Nashik is a vibrant city in northern Maharashtra. Tucked away between the 9 peaks of the Deccan Plateau, this city has a lot of historic, mythological, cultural, and social significance. The river Godavari flows through the city dividing it into two parts, mainly the left and the right bank. Each bank is associated with a different era of time and has its own cultural and architectural characteristics.
Historically, Nashik was never a capital, a rich business town, or even an agricultural hub. Yet it was because of the efforts of the several dynasties that reigned the city for centuries, that Nashik has gained its ethnic conglomeration of culture. With its first historic reference during the time of Ramayana, Nashik has come a long way to emerge as one of the fastest-growing cities across the globe.
In Hindu mythology, Nashik has great religious importance because it is believed that during his exile, Lord Ram took shelter in a cave located at the left bank of the river Godavari. Due to this religious association, the entire left bank came to be known as Panchvati and became home to the Hindu Brahman community of Nashik.
Numerous temples and ghats were constructed in this area by the Chalukyas, Peshwa, and Yadav dynasties in the coming centuries. The majority of these temples were made by the Yadav who developed the ‘Hemadpanti’ style of temple architecture. This style was characterized by less ornate sculptures, both in the exterior and interior that thus made the temples visually less attractive and functionally more efficient. The Kalaram Temple built in the 18th C. A.D. is an excellent example of this architectural style. Built out of blackstone with minimum carving and ornamentation, this temple houses a black idol of Lord Ram, thereby justifying its name.
The Chalukyas left their mark in Panchwati with the Gondeshwar temple at Sinnar, the sole temple complex built in the Chalukyan architectural style in the entire vicinity. The larger temples in this area such as the Trimbakeshwar and the Sundernarayan Temple were built by the Peshwas who embedded them with unique Brahmin and ‘Hemadpanti’ characteristics. As the temple architecture in this area became more elaborate with several small and large temples, Panchwati became an important pilgrimage center. This led to the construction of various ghats, dharamshalas and bhojnayalas along the periphery of the left bank of Godavari. The ghats were adorned with various sacred pavilions and temples that signified their spiritual and religious traits. Even in today’s date, the Panchwati region has successfully retained its cultural identity, by isolating itself from the right bank of the river Godavari where most of Nasik’s modernization took place. Today this region is an important religious center and a host for the Sinhastha Kumbh Mela, which is held every twelve years.
Besides temples, Nashik also has a rich history of military architecture. With a total of 11 forts spread on both sides of Godavari, Nashik accounts for one-third of the total forts in Maharashtra. These forts were built by several dynasties over centuries. Most of these forts are located on hilltops and are made of stone. The chief among these forts is the Mulher Fort by the Rathore Dynasty, the Anjaneri fort by the Chaulakyans, and the Ramsej fort by the Marathas. It was the attack on the Ramsej fort that led to the victory of Aurangzeb and the fall of the Marathas in Nashik. In 1636, Nashik was merged into the Mughal Province of Aurangabad and its name was changed to ‘Gulshanabad’.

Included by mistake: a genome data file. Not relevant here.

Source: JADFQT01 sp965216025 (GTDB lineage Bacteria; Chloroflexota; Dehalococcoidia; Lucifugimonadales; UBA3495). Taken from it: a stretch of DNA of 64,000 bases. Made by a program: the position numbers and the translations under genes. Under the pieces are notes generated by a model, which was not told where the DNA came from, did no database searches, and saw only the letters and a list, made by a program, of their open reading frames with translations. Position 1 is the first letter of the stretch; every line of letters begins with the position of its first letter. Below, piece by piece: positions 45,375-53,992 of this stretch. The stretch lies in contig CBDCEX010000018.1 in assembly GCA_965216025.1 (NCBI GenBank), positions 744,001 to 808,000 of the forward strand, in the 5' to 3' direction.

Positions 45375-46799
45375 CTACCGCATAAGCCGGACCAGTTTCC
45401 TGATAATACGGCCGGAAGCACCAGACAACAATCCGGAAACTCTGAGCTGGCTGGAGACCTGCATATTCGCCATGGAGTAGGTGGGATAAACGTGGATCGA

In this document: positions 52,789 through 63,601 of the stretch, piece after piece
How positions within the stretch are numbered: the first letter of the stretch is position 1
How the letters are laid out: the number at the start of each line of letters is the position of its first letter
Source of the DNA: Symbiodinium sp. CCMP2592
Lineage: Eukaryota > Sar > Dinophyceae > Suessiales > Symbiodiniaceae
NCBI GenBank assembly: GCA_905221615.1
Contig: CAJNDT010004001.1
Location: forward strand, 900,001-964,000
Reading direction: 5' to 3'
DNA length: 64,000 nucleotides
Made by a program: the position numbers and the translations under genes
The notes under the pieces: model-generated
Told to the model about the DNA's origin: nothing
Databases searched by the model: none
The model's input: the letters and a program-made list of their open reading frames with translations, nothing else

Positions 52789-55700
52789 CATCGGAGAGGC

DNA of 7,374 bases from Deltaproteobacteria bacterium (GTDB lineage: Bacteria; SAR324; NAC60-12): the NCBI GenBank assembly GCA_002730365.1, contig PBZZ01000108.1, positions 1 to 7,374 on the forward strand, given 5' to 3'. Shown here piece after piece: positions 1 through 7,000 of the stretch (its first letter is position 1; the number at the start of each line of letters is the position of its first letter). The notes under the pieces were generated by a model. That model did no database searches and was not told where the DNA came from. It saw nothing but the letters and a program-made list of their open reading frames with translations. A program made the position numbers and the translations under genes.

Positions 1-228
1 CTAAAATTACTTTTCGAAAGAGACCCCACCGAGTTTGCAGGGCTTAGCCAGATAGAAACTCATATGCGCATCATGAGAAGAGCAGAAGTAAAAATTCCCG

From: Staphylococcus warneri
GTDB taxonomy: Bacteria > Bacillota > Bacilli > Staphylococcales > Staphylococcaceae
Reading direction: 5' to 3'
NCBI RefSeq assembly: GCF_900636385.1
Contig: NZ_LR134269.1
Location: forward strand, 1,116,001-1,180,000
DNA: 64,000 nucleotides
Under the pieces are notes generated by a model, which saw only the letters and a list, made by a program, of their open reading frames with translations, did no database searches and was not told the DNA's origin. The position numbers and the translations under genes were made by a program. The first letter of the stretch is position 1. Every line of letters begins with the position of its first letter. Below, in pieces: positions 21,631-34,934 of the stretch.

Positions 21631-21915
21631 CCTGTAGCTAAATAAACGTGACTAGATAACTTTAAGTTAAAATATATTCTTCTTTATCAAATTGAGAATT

The Peshwas from Pune won the city in their conquest against the Mughals in the late 17th Century. They took great interest in developing the right bank of the Godavari, which had been ignored for centuries. They invited craftsmen from near and far to construct temples and residential buildings in this region. These buildings were constructed in the form of the typical Maharashtrian Wadas. Wadas are climate responsive vernacular structures that are made from the locally available materials and construction techniques. Each Wada was home to multiple families and was built with a central courtyard, inspired by the traditional chowk system. As traders from diverse cultural backgrounds settled in Nashik, these Wadas became an important binding element of this medieval society.
When the British captured Nashik in the 19th Century, they constructed a new road connecting Nashik with Mumbai. This newly developed territory became the focal point of the city under the British Rule. As most of the British administrative offices developed in this region, it also led to the development of a new urban residential society. These residences were mostly occupied by the educated upper-class Indians of that time.
Based on the principles of modern town planning, these bungalows were constructed in the European and Art Deco architectural styles, with beautiful gardens and proper setbacks. In the 19th and early 20th Century, these modern well-planned settlements dominated the traditional settlements of the city.
Post-independence, Nashik has seen large scale migration from its rural surroundings for better job opportunities and lifestyle. In the last couple of decades, it has emerged as a significant spot for the agro-industries. Subsequently, the city limits and the surrounding areas are equipped with large farms and farmhouses. The industrial sector of the city is growing at a tremendous pace with numerous large-scale investments. Many real estate developers are looking upon the city as the next developing metro city in Maharashtra, as Pune gets saturated with its population and infrastructure. With its ever-growing IT sector, Educational influence, and housing demand, Nashik is believed to have a bright future ahead.